"You've got him over there and you know he's a runner. Why wouldn't they use him?" Pilcher said. "A lot of his runs were off scrambles off passes, though. Drew did a good job of covering receivers and (Bench) found a seam and ran."
Bench averaged five yards per attempt against the Titans. One of the top senior quarterbacks in the state, Bench completed 5-of-12 passes in his Cairo debut last week. He'll play a key role in the Syrupmakers attempt to win their fourth in the last five meetings with the Bearcats.
"We know what kind of player he is," Pilcher said. "He's a very aggressive player, a competitor. He's not going to change.He wants the ball in his hands, and he does a good job with it, too.
"He throws the ball pretty good. He's a good runner, too. He's got deceiving speed. He's a tough kid, too."
When Bench played for the Bearcats last year, Bainbridge was blanked by Cairo 14-0. Since 2003, Fallaw's first year as Cairo's head coach, the Syrupmakers have held a Pilcher-coached team -- including when Pilcher was at TCC -- to one touchdown or less three times. The Syrupmakers know what to expect with the veer offense. According to Fallaw, that's the secret to his team's success.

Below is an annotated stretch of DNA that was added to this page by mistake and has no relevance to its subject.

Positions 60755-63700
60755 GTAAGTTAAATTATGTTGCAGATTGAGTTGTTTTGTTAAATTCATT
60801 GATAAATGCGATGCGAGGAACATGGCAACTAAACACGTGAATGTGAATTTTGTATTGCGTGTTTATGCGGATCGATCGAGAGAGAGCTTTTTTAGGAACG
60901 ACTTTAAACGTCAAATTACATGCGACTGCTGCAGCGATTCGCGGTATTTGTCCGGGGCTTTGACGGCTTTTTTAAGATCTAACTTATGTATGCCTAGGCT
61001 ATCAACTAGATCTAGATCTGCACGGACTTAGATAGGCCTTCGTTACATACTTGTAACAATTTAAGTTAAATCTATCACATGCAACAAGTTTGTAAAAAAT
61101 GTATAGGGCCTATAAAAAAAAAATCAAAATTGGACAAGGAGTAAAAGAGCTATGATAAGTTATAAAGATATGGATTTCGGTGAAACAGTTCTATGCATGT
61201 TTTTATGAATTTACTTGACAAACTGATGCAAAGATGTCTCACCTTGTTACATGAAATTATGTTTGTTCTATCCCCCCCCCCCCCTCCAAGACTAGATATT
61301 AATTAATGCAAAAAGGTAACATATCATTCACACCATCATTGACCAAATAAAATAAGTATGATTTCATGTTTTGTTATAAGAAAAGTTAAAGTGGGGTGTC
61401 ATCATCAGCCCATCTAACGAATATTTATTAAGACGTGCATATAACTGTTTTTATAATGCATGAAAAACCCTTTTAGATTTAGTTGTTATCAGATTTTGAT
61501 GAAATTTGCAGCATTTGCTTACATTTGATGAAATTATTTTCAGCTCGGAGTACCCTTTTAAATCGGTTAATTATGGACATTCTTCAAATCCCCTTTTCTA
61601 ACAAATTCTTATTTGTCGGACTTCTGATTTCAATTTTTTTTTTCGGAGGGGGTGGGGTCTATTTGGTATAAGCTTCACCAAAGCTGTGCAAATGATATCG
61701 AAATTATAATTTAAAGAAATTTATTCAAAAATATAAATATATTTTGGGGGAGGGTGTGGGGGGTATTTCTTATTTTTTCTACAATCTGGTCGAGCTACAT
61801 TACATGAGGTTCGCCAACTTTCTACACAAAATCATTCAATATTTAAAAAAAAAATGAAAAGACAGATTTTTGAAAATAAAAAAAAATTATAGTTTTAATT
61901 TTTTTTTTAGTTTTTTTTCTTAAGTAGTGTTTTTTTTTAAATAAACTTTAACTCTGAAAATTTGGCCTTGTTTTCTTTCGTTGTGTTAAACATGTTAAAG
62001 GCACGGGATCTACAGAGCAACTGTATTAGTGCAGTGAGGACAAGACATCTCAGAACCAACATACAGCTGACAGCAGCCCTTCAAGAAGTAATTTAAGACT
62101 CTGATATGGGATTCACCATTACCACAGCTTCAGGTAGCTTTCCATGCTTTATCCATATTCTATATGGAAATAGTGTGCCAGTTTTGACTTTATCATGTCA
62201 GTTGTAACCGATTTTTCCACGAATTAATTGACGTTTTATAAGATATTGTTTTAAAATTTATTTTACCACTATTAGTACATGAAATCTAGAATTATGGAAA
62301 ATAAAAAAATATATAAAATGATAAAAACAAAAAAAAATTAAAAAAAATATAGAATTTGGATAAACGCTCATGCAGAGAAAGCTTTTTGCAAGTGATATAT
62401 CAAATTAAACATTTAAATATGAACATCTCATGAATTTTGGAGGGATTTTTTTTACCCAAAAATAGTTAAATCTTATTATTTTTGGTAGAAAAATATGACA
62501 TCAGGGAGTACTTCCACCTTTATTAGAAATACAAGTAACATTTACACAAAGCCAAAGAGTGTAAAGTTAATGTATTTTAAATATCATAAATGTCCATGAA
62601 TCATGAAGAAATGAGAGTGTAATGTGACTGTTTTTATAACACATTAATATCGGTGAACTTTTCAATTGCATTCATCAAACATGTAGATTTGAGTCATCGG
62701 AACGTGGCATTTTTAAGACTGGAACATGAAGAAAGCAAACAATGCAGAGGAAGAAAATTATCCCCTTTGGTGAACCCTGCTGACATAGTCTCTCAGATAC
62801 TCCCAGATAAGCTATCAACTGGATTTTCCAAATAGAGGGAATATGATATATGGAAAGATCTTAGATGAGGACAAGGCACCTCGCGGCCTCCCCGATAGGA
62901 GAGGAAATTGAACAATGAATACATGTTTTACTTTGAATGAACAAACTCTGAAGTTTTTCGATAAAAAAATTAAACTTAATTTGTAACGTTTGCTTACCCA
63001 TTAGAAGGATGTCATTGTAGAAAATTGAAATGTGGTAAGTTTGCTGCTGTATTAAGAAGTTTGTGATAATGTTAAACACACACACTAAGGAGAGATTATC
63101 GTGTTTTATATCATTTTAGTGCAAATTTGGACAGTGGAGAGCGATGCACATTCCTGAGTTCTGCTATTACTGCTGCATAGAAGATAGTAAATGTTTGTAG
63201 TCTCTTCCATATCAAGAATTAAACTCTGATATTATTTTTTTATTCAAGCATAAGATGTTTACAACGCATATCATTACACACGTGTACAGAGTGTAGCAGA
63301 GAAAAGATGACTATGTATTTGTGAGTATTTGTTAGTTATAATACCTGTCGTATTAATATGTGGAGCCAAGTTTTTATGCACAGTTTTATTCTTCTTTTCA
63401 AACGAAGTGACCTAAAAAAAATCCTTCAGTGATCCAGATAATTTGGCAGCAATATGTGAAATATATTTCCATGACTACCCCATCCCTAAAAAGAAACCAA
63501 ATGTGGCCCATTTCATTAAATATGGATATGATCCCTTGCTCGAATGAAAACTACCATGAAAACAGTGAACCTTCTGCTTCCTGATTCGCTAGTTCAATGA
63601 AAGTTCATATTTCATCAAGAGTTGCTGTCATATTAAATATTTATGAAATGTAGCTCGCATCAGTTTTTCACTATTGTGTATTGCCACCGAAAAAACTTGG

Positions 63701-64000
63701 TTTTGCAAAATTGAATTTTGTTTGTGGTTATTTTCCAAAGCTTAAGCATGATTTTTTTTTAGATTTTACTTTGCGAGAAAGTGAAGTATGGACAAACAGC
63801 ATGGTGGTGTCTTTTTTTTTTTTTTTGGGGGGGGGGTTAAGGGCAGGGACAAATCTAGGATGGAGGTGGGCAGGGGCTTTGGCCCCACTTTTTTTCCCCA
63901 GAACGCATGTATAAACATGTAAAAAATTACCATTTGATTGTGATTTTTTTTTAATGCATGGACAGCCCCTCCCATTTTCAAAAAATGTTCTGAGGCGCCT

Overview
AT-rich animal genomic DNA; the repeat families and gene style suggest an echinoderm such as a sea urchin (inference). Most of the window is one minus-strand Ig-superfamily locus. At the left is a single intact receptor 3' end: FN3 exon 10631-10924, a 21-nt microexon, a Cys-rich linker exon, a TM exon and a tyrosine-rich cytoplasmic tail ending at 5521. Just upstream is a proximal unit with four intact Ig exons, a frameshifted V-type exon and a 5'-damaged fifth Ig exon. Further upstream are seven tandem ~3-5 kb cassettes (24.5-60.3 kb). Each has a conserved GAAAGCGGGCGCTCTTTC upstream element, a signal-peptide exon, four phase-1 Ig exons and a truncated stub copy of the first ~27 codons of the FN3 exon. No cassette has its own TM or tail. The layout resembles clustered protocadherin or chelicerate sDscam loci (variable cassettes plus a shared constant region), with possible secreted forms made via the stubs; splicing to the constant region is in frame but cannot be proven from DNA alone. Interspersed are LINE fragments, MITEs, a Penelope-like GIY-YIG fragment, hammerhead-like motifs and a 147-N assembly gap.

"The deal is our kids grow up playing them as seventh-graders, they play them as eighth-graders. They do the same offense down there and they play them as ninth-graders, JV and varsity,"Fallaw said. " ... By the time they're juniors and seniors, they can go out there and react instead of think."
Bainbridge will be ready. The Bearcats are 1-0 after opening up last week with a 16-12 win against another neighboring rival, Early County. They got three field goals from Daniel Provence -- a welcome sign for an offense that had trouble finding the end zone all night, and one that lost All-Star kicker Keenan Adams to graduation this past offseason when he signed with Colorado State.
Running back Terry Lewis scored Bainbridge's only TD last week on a 42-yard run.
Thomsville Times-Enterprise sports editor Clint Thompson and Albany Herald sports editor Danny Aller contributed to this report